The Economist has published an article that explores some of the lessons other companies can learn from Apple's journey through the industry, as well as it's unique practices towards product design and customer relations. Specifically, the article outlines four lessons other companies should take notes on, including the fact that some of Apple's innovation comes both from without and within, highlighting the fact that some of its strongest products like Mac OS X and the iPod are either built on the foundation from open source (Mac OS X's BSD Unix core), or originally conceived by an outside consultant (like the iPod). Another great lesson the article mentions is an ability to not listen to customers or the market when one's instincts say otherwise. Both the iPod and Nintendo's Wii are cited here: while the iPod was originally criticized for being too expensive of a gadget, the market has clearly spoken otherwise. In the case of Nintendo's wildly successful Wii, the company was criticized for betting on a portion of the market that was more or less completely ignored by the other video game manufacturers: non-gamers who haven't picked up a console yet.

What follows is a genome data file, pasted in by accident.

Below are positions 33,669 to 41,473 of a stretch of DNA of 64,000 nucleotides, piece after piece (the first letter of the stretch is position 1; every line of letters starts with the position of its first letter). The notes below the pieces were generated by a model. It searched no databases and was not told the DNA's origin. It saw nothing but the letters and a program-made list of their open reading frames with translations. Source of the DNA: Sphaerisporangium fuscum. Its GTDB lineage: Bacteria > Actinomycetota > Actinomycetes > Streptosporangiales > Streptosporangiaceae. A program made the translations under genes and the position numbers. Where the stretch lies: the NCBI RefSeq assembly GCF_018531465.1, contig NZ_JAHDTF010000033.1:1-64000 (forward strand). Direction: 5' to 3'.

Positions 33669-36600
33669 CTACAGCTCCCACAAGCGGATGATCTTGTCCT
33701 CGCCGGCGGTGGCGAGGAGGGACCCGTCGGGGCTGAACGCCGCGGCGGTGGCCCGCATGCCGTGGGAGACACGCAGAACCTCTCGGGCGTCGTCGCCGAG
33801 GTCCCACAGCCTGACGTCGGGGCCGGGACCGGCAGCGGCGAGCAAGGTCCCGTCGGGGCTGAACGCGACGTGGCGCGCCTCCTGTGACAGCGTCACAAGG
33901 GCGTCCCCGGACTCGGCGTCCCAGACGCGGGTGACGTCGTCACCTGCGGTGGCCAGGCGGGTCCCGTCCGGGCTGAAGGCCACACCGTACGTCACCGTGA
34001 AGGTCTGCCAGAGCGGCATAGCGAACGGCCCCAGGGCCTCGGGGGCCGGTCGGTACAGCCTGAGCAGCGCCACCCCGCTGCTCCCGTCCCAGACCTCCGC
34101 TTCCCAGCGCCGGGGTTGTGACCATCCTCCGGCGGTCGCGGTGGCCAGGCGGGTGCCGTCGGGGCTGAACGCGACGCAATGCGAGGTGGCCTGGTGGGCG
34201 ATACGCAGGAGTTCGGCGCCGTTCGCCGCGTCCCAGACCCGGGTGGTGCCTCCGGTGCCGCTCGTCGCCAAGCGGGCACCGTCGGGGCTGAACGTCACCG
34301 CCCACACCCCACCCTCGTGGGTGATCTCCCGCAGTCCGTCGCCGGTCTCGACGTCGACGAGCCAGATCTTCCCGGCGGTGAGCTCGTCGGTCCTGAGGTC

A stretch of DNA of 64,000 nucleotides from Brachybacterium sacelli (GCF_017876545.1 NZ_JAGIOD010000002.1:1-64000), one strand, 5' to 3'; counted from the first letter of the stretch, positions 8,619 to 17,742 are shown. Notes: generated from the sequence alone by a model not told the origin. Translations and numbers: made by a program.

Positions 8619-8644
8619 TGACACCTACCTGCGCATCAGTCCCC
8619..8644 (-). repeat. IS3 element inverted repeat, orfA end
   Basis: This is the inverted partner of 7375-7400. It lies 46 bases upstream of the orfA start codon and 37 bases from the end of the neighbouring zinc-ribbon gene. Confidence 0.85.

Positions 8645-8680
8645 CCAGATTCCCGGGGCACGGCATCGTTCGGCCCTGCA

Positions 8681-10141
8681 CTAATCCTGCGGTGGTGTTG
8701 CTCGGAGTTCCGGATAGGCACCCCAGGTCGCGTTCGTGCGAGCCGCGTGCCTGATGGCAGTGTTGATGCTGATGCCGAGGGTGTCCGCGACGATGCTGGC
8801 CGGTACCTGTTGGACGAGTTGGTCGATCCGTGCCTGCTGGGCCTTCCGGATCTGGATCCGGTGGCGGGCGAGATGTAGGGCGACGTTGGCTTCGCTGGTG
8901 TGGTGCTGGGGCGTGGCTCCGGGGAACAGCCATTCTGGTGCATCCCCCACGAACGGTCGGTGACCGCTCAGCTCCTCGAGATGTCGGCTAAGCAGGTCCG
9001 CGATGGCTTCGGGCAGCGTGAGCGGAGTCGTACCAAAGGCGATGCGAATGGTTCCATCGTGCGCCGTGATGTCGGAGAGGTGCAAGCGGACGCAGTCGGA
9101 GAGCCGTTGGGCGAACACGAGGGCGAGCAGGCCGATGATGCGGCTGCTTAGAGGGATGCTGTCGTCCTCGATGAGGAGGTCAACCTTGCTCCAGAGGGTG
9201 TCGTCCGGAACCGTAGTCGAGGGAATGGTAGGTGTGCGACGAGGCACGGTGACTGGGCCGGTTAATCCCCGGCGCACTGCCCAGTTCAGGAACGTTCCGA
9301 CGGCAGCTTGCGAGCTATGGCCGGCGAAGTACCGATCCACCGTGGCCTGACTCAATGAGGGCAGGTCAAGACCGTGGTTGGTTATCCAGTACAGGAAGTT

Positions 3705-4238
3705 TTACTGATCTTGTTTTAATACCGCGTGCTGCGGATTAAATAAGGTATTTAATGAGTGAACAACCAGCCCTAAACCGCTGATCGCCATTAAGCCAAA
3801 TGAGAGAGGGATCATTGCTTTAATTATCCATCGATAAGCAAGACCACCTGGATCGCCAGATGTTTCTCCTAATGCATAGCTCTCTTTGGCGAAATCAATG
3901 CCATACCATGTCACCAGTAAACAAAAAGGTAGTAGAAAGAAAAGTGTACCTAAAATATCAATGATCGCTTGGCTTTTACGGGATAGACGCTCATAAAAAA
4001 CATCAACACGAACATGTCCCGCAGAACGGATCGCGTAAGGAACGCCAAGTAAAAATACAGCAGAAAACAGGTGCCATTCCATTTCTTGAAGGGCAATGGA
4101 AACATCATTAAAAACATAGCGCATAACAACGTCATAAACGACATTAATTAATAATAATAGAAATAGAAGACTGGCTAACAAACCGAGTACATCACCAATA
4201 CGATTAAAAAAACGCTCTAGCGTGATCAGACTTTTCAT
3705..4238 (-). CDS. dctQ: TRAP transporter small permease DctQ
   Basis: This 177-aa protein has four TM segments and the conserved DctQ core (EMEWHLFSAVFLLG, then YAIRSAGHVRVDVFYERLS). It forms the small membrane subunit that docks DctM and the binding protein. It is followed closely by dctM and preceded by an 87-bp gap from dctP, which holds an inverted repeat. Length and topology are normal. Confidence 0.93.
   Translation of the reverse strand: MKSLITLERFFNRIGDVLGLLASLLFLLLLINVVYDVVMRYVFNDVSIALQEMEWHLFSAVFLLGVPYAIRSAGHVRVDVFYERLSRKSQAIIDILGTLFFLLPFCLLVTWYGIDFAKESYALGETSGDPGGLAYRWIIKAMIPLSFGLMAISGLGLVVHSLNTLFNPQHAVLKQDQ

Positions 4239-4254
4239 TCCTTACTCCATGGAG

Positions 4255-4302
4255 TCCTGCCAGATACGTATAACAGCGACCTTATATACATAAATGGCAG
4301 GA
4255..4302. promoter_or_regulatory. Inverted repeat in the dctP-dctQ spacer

It's a good read that takes a realistic approach while spotlighting some of the lessons that companies can learn from Apple's wild success in recent years.
The Economist on Apple's journey as a lesson to other companies
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